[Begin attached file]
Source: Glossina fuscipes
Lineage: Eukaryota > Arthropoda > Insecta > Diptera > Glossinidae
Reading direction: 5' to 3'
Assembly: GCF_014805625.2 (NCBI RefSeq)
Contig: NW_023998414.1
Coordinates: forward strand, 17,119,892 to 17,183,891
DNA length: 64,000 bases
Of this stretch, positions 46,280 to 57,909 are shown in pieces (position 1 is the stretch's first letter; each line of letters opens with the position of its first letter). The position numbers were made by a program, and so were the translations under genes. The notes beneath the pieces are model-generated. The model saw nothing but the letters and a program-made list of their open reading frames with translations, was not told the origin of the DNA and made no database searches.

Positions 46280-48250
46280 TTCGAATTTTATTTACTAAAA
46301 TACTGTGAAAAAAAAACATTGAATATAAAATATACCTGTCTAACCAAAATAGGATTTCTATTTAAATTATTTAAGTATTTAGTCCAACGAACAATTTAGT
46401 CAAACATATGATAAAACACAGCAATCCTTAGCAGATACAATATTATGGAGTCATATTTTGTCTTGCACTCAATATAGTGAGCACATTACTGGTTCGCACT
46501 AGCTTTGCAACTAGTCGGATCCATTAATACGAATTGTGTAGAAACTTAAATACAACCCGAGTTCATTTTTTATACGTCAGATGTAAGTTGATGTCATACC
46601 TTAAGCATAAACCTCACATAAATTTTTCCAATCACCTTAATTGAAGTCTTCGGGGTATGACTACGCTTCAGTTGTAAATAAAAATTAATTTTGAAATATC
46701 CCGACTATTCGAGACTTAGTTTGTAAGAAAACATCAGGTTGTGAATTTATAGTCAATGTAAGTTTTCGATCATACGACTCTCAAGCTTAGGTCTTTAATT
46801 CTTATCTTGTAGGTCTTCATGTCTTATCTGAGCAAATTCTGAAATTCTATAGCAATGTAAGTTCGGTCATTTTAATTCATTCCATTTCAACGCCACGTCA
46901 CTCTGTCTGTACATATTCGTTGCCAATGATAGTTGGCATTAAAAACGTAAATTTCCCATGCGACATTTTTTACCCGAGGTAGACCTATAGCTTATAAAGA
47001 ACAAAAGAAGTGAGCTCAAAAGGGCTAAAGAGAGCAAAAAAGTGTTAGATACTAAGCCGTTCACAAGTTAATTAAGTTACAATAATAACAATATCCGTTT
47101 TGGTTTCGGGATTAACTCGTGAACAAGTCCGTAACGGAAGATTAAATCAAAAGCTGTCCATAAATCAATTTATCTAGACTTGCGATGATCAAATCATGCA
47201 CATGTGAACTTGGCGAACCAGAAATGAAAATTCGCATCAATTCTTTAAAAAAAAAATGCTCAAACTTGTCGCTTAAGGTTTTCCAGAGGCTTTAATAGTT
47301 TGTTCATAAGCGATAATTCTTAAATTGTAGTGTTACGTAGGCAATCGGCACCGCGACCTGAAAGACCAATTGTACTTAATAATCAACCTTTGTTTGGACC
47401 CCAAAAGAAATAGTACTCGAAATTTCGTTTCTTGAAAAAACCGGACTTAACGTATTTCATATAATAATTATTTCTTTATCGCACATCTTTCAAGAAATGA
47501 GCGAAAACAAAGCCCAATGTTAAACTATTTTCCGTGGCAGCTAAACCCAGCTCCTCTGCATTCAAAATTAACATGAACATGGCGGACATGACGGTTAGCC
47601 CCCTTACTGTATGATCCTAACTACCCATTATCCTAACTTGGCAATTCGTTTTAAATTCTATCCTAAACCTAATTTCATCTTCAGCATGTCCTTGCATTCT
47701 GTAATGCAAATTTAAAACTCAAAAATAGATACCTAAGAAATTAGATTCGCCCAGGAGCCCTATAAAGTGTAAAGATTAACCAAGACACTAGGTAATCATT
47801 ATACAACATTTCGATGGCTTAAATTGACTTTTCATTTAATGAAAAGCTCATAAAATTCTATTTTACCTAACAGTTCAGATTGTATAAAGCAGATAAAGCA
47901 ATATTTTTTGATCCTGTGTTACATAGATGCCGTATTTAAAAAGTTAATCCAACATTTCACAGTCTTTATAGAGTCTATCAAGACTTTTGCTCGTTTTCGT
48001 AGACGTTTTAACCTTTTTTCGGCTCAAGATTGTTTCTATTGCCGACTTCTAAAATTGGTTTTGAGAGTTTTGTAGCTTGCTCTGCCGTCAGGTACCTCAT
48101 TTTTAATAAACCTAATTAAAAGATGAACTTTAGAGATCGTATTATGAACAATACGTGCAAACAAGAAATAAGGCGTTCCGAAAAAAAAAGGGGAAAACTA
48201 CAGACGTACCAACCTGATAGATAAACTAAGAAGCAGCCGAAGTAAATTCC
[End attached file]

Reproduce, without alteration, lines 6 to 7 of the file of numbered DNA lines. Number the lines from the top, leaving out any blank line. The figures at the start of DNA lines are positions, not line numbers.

Coordinates: forward strand, 17,119,892 to 17,183,891
DNA length: 64,000 bases